CARES Act and its impact on Retirement Plans
Published March 31, 2020
The CARES Act, recently signed into law, includes several key provisions that impact retirement plan participants and plan sponsors. The following FAQs highlight some of the key relief measures.
Defined Contribution Plans
Does the CARES Act address hardship or in-service distribution requests from employees?
Plans may permit in-service coronavirus-related distributions from a participant’s vested account balance without regard to the normal withdrawal restrictions. This relief is offered through December 31, 2020.
These distributions are subject to the followings:
- Limited to $100,000 per tax year, aggregated across all plans of the employer or controlled group.
- Not subject to 20% mandatory tax withholding upon distribution;
- Exempt from 10% early withdrawal penalty generally applicable to distributions made to participants who are 59-1/2 or younger;
- Eligible to be indirectly rolled into an IRA or employer plan within 3 years from the date the distribution is taken;
- Amounts not indirectly rolled into an IRA or employer plan are included in gross taxable income, ratably, over 3 tax years (beginning with the tax year of the distribution), unless the participant elects to include all amounts in a single tax year.
Eligible participants for distributions are defined as:
- Diagnosed with COVID-19;
- A spouse or dependent diagnosed with COVID-19;
- Experiencing adverse financial consequences as a result of being quarantined, furloughed, laid off, having work hours reduced, being unable to work due to lack of child care due to COVID-19, closing or reducing hours of a business owned or operated by the individual due to COVID-19; or
- Other factors as determined by the Treasury Secretary.
Note: Plan sponsors do not need to verify participant meets criteria above but may rely on participant’s certification for eligibility.
Does the CARES Act allow any changes to loans provisions for participants?
Two types of loan relief are provided as follows:
- Plans may allow eligible participants to take loans up to the lesser of $100,000 or 100% of the participant’s vested account balance for the specified period. This only applies to loans made on or before September 23, 2020 and is only for individuals that meet the same conditions outline in the withdrawals section above.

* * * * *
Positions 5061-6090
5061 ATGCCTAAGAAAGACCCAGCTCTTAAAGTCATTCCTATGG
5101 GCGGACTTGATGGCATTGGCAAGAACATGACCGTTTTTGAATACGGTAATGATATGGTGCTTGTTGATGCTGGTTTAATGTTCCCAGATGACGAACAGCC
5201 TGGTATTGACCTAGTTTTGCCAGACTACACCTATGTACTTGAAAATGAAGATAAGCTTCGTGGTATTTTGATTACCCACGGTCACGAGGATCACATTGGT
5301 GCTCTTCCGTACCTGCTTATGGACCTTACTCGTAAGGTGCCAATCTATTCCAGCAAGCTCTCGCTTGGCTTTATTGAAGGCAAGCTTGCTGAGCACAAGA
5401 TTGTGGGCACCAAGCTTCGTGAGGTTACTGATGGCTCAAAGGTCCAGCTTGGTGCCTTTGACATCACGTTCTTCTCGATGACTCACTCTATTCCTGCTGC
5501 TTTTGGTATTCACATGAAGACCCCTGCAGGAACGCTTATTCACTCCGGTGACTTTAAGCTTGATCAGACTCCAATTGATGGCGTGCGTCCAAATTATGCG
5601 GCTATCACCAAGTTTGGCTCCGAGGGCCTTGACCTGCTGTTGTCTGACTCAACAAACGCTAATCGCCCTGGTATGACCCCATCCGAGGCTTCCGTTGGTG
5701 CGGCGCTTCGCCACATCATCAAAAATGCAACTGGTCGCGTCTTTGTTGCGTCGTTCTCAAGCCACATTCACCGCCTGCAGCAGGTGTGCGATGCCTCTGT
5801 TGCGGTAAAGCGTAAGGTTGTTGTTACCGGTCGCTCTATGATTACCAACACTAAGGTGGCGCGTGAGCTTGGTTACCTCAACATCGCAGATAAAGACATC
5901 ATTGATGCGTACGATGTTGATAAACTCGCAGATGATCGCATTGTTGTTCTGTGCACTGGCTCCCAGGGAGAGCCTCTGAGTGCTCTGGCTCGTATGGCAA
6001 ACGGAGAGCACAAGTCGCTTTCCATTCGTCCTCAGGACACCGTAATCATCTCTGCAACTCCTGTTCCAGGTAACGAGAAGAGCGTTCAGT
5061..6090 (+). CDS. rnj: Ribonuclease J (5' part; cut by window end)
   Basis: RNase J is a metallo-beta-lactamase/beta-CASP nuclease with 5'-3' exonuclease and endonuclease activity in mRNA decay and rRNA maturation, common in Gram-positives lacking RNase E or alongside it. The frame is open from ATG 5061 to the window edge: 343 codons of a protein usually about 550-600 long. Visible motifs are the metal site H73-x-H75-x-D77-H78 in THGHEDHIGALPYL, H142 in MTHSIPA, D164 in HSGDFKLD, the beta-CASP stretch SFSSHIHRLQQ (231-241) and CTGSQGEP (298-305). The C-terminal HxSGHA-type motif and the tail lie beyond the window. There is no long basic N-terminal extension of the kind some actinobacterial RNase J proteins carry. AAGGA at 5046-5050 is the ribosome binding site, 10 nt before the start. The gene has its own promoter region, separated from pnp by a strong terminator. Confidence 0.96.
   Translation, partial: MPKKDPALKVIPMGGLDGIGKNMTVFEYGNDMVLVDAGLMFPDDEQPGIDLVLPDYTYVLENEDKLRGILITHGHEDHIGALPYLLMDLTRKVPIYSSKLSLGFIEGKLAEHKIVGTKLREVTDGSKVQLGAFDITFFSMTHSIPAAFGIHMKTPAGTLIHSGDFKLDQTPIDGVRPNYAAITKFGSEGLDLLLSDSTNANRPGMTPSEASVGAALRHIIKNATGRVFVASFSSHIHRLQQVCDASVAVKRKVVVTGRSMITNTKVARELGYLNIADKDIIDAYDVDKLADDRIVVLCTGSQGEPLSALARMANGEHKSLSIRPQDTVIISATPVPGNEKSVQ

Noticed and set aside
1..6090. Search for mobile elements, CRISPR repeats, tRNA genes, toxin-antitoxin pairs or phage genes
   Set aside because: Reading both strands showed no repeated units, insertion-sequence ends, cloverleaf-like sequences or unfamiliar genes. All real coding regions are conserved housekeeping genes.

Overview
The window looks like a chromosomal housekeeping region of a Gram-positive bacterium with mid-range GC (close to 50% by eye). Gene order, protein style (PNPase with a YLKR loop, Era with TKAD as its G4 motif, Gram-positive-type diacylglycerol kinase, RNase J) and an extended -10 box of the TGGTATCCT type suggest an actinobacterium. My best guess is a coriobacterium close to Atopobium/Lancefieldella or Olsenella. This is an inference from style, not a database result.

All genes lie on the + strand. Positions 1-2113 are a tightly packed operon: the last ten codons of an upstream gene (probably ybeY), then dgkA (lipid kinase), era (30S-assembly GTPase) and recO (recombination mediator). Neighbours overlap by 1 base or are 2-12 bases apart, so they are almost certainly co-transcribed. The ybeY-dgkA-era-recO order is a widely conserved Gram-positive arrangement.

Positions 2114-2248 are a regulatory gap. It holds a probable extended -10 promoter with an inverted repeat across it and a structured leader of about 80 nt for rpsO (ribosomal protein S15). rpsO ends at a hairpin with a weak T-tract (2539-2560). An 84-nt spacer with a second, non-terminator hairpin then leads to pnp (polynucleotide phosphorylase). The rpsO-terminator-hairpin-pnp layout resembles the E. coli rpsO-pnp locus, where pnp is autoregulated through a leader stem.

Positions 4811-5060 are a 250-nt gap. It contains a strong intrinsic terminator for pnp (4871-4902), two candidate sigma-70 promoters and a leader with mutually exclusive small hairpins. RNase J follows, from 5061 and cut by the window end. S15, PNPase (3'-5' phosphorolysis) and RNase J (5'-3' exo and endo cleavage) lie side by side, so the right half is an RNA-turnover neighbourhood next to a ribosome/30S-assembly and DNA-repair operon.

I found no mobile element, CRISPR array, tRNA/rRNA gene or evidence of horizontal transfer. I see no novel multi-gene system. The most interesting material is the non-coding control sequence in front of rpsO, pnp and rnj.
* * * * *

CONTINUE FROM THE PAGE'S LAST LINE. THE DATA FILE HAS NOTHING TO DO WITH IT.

- Upon the request of an eligible participant, plan sponsors must suspend loan repayments due on outstanding loans that are in good order for a period of up to 12 months. This relief expires on December 31, 2020. The suspension period is to be added to the original loan term when repayments, including accrued interest, resume, regardless of the length of the loan’s original term.
This relief also applies to participants who are furloughed or laid off but whom are still considered active employees.
Does the CARES Act affect Required Minimum Distributions (RMDs)?
Since an RMD is calculated using the balance of the participant’s retirement account on December 31st of the prior year, the recent significant decrease in the stock market could lead to a disproportionate RMD relative to the current account value. As a result, qualified 401(a)/(k), 403(b), and governmental 457(b) plans will not be required to make any RMD payments for 2020; specifically:
- Participants who turned age 70½ prior to 2019 will not be required to receive an ongoing RMD for 2020;
- Participants who turned age 70½ in 2019 and who did not receive their first RMD for 2019 on or before January 1, 2020 will not have to receive their first (2019) RMD or their 2020 RMD;
- Beneficiaries receiving life expectancy payments will not be required to receive their 2020 beneficiary RMD;
- Beneficiaries who have an account balance in the plan subject to the five-year distribution rule may extend their required distribution by one year (full distribution of the account must be made by the 6th anniversary of the participant’s death).